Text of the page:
Many health goals are only achieved through repetition of one or more behaviours; eating one piece of fruit does not make a healthy diet, nor will it have much impact on health outcomes. Health-promoting behaviour change interventions tend to have only short-term impacts, which erode over the long term. At the same time, many of the everyday behaviours that compromise our health are difficult to modify precisely because they are repetitive and well-ingrained. The concept of ‘habit’ can help to address both of these problems. Habitual actions are prompted automatically upon encountering situations in which the action has previously been performed. Repetition in the presence of stable contextual cues reinforces context-action associations, and habit is said to have formed when encountering the context is sufficient to prompt the action, outside of conscious control.
While many studies have used a habit lens to understand, predict and change health behaviours, habit research has generated as many questions and controversies as it has solved. What is the precise role of habit in ‘habitual behaviour’? How should we define habit? What is the best way to measure habit? In which settings are habits most relevant? What is the best way to intervene to create habits, and how do we hasten this process? How do we help people break habits when they cannot avoid the cues that support them?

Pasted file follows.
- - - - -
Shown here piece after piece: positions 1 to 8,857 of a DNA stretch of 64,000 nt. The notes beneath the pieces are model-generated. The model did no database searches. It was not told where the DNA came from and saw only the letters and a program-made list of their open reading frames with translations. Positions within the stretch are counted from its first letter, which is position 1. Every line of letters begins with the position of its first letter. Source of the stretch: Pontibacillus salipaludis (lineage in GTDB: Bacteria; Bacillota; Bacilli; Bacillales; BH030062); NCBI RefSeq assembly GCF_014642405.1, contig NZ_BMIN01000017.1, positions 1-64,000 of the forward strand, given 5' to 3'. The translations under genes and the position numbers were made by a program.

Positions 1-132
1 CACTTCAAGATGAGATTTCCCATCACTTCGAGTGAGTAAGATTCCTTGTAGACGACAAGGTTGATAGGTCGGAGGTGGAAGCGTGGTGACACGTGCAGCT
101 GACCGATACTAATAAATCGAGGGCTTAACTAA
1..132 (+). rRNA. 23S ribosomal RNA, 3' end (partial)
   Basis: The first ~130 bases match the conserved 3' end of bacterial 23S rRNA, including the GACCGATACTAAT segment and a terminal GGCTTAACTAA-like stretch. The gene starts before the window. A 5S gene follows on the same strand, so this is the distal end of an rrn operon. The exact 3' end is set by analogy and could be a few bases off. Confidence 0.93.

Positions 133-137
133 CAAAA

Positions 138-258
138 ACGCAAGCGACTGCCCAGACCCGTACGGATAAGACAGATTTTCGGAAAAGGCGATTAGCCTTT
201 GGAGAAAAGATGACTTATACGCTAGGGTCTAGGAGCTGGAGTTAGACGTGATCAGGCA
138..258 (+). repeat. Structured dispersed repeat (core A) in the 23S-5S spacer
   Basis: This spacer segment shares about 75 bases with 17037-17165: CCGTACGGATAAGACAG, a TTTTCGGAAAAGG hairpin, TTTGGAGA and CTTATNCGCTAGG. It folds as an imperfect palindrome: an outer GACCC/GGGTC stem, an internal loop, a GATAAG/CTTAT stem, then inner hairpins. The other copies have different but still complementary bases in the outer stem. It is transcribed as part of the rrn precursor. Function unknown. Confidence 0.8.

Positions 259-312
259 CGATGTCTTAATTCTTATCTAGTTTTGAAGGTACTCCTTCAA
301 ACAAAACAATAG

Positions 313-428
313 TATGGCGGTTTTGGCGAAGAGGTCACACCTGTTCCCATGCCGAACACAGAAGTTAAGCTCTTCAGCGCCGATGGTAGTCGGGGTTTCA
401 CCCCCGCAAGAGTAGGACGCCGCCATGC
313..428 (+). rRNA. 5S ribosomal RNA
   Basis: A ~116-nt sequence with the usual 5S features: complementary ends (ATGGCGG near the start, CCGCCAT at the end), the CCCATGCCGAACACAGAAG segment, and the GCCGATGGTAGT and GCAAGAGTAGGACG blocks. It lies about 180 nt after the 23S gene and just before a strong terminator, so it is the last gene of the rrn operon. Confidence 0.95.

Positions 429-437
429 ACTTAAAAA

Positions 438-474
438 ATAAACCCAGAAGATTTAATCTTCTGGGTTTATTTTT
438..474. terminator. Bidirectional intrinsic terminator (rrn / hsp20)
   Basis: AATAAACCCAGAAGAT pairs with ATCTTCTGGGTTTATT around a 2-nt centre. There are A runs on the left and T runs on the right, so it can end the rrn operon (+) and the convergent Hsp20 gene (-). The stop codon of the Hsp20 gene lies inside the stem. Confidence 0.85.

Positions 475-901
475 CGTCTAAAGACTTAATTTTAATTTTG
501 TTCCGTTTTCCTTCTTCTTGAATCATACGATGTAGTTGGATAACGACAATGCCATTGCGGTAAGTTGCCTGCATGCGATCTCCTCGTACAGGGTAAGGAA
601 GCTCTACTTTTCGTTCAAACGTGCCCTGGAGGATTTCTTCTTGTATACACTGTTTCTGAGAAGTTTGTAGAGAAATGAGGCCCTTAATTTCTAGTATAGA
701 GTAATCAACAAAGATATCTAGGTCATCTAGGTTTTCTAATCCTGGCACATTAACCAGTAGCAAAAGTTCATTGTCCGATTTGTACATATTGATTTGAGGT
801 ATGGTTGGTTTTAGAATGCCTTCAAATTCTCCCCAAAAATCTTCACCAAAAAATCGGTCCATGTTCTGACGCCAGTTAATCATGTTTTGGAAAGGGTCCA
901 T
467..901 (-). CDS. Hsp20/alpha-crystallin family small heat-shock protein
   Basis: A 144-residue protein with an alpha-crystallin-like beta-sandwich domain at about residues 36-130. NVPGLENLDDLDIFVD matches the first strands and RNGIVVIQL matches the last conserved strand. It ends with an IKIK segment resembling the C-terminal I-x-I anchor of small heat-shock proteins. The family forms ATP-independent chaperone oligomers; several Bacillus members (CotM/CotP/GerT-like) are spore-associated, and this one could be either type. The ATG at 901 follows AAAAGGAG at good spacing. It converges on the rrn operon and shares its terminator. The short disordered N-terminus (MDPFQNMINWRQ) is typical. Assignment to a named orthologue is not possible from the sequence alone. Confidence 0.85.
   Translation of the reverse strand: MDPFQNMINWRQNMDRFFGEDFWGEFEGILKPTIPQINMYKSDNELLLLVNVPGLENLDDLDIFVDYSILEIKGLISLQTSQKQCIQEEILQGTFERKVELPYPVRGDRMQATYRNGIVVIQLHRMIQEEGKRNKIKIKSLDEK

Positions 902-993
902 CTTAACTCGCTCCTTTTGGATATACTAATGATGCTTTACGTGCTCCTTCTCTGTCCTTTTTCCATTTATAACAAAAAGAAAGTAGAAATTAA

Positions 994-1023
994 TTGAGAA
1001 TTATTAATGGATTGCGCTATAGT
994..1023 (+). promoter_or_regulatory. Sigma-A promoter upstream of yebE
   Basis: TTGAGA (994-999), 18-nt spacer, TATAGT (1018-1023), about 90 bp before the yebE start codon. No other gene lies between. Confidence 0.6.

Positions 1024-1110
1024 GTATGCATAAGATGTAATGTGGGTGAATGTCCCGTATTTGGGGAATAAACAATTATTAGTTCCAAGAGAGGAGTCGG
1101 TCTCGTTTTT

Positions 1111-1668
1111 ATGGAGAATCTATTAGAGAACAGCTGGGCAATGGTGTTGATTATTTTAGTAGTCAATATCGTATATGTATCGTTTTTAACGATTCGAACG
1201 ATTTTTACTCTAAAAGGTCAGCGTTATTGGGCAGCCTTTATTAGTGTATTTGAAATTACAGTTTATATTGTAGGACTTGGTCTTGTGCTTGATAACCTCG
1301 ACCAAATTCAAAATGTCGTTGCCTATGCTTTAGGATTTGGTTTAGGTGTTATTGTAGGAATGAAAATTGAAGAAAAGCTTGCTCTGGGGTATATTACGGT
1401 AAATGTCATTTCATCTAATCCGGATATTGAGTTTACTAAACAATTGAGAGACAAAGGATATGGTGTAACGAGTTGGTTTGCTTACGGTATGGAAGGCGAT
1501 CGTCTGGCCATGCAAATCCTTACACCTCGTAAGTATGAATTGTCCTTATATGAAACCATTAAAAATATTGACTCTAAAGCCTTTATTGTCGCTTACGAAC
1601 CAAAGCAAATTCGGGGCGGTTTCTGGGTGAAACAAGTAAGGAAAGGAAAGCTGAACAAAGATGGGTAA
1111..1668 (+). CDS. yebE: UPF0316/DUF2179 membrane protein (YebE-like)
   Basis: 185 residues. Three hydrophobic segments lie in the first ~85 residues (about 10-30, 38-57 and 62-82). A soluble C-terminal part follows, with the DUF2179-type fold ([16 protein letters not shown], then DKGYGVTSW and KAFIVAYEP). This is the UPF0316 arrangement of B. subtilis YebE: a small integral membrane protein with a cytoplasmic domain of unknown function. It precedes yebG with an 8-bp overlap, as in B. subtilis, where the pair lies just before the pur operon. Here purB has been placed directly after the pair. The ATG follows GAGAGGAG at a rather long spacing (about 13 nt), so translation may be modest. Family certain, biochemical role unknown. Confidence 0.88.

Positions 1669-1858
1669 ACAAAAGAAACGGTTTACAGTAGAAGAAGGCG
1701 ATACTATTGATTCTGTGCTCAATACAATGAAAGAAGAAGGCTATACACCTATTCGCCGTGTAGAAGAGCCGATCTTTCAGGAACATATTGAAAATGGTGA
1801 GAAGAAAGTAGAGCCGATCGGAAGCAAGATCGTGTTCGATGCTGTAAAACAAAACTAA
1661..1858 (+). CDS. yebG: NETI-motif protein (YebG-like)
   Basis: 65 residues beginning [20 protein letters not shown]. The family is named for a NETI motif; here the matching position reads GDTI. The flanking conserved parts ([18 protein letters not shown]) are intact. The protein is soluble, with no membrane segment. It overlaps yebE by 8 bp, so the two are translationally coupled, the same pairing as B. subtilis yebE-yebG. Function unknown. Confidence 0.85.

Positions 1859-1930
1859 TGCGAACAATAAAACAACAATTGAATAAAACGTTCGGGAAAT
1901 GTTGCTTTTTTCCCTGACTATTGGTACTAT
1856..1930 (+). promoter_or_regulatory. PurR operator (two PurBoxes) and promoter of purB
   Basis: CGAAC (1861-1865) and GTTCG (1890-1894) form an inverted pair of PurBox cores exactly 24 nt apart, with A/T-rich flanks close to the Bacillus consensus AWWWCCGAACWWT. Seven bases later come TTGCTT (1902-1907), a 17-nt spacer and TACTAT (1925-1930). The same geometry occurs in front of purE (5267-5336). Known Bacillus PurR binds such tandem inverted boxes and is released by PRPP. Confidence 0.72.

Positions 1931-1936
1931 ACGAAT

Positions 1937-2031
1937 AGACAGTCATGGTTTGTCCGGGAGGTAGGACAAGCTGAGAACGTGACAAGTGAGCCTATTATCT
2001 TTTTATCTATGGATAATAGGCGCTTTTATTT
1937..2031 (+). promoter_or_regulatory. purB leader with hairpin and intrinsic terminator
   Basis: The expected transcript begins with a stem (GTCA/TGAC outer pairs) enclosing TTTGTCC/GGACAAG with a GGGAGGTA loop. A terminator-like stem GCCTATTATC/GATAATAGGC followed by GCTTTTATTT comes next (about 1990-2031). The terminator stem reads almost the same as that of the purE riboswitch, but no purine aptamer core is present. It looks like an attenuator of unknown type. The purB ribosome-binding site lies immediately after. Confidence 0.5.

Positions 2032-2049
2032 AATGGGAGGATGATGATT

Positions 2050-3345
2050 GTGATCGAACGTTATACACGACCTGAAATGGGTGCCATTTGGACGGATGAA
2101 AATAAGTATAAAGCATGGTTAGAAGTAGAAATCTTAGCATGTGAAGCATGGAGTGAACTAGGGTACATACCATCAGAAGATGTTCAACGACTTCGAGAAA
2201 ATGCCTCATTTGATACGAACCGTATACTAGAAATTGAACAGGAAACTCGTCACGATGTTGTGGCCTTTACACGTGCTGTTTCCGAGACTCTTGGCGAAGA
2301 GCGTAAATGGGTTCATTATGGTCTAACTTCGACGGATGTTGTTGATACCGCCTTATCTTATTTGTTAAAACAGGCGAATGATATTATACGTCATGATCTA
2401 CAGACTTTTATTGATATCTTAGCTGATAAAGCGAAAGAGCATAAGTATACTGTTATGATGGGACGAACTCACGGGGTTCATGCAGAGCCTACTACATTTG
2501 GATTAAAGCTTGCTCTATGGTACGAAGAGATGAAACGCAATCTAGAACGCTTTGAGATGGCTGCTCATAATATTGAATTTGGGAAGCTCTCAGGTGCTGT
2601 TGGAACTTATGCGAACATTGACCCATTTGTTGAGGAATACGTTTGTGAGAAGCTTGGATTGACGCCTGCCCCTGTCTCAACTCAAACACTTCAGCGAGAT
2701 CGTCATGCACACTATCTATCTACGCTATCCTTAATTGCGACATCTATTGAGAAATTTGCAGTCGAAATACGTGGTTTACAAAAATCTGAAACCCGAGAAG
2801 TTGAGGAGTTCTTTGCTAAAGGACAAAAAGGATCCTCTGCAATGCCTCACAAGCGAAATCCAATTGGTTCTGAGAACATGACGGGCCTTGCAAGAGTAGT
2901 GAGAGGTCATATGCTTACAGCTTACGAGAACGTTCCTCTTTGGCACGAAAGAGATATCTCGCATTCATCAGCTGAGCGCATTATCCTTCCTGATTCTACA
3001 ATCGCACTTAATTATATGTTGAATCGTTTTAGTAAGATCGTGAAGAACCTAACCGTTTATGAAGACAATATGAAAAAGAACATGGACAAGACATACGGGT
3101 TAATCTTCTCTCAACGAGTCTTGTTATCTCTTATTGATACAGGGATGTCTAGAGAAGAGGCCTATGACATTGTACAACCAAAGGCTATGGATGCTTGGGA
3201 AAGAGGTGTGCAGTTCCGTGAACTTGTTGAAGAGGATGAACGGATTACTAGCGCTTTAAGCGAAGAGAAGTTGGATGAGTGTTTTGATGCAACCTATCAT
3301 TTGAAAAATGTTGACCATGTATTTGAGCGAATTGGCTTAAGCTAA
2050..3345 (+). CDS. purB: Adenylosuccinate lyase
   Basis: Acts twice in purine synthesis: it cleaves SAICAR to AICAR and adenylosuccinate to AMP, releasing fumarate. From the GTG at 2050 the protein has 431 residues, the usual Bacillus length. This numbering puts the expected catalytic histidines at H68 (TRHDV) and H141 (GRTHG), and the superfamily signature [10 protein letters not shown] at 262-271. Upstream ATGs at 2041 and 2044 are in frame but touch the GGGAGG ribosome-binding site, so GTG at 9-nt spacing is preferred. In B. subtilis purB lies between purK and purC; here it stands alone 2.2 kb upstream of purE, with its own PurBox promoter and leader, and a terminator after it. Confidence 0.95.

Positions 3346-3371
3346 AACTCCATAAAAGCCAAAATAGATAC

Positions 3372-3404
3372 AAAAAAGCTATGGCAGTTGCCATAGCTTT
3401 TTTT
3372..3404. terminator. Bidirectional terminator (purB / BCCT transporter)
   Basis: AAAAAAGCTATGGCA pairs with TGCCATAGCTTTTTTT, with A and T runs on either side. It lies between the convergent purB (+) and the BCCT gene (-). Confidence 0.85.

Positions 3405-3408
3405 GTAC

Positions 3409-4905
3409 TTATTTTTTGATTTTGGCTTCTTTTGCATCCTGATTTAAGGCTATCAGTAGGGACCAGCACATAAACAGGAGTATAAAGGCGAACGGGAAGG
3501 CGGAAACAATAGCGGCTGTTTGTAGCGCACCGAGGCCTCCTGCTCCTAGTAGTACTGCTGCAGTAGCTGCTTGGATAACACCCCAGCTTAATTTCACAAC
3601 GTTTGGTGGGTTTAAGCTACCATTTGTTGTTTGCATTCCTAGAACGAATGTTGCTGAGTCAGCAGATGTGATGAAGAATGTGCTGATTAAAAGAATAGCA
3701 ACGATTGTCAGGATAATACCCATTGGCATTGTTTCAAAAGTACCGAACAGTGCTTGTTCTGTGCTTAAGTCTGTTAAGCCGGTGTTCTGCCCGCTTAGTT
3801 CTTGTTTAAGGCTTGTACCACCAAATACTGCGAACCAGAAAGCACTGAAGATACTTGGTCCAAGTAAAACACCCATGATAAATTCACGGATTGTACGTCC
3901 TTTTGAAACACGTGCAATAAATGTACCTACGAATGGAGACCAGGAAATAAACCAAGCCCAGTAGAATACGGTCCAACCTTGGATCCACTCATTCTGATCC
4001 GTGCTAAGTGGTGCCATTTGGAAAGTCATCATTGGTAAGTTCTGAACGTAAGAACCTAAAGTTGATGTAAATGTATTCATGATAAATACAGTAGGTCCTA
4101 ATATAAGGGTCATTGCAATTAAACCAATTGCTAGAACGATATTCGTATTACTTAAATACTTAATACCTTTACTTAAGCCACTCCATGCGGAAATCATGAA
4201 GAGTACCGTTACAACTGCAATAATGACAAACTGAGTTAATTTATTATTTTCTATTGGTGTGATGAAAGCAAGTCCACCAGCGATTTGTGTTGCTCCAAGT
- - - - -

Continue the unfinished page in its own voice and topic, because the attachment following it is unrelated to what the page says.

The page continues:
The aim of this Expert Meeting is to identify the most important research questions and priorities that emerge from applying habit theory to understand, predict, and change health-related behaviours, and the approaches with most potential to answer these questions. While the schedule will be determined partly based on the expertise and interests of those attending, the meeting will begin with a brief overview of recent theoretical, conceptual and methodological developments in the habit field. These include a novel definition of habit, work to identify the role(s) of habit in facilitating behaviour, and methods for making and breaking habits, and observing fluctuations in habit strength over time. We anticipate that the workshop will generate a jointly-authored manuscript outlining a research agenda for applying habit to better understand and change health-related behaviours, though we also note the opportunity for promoting partnership and collaboration among attendees to lead to grant proposals and other scientific outputs.